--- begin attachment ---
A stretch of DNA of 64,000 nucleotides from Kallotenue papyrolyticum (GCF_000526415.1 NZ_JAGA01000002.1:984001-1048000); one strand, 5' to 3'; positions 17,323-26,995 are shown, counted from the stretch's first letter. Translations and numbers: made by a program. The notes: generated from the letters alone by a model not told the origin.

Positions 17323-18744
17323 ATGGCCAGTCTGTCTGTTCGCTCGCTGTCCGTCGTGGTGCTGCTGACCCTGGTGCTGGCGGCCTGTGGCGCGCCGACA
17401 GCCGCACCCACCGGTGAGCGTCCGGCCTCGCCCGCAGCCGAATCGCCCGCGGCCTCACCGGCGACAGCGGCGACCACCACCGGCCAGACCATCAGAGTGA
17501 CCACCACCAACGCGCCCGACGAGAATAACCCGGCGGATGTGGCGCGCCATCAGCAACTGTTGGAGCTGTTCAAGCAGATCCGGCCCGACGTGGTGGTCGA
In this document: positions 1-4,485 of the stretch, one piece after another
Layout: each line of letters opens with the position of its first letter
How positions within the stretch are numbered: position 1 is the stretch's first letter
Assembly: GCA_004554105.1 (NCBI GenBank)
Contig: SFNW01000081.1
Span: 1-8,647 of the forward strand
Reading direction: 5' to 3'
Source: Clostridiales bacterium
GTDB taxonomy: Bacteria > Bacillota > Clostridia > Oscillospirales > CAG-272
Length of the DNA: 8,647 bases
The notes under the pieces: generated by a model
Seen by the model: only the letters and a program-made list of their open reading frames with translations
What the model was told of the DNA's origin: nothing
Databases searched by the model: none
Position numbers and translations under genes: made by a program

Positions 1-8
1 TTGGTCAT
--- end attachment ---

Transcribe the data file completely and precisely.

A stretch of DNA of 64,000 nucleotides from Kallotenue papyrolyticum (GCF_000526415.1 NZ_JAGA01000002.1:984001-1048000); one strand, 5' to 3'; positions 17,323-26,995 are shown, counted from the stretch's first letter. Translations and numbers: made by a program. The notes: generated from the letters alone by a model not told the origin.

Positions 17323-18744
17323 ATGGCCAGTCTGTCTGTTCGCTCGCTGTCCGTCGTGGTGCTGCTGACCCTGGTGCTGGCGGCCTGTGGCGCGCCGACA
17401 GCCGCACCCACCGGTGAGCGTCCGGCCTCGCCCGCAGCCGAATCGCCCGCGGCCTCACCGGCGACAGCGGCGACCACCACCGGCCAGACCATCAGAGTGA
17501 CCACCACCAACGCGCCCGACGAGAATAACCCGGCGGATGTGGCGCGCCATCAGCAACTGTTGGAGCTGTTCAAGCAGATCCGGCCCGACGTGGTGGTCGA
In this document: positions 1-4,485 of the stretch, one piece after another
Layout: each line of letters opens with the position of its first letter
How positions within the stretch are numbered: position 1 is the stretch's first letter
Assembly: GCA_004554105.1 (NCBI GenBank)
Contig: SFNW01000081.1
Span: 1-8,647 of the forward strand
Reading direction: 5' to 3'
Source: Clostridiales bacterium
GTDB taxonomy: Bacteria > Bacillota > Clostridia > Oscillospirales > CAG-272
Length of the DNA: 8,647 bases
The notes under the pieces: generated by a model
Seen by the model: only the letters and a program-made list of their open reading frames with translations
What the model was told of the DNA's origin: nothing
Databases searched by the model: none
Position numbers and translations under genes: made by a program

Positions 1-8
1 TTGGTCAT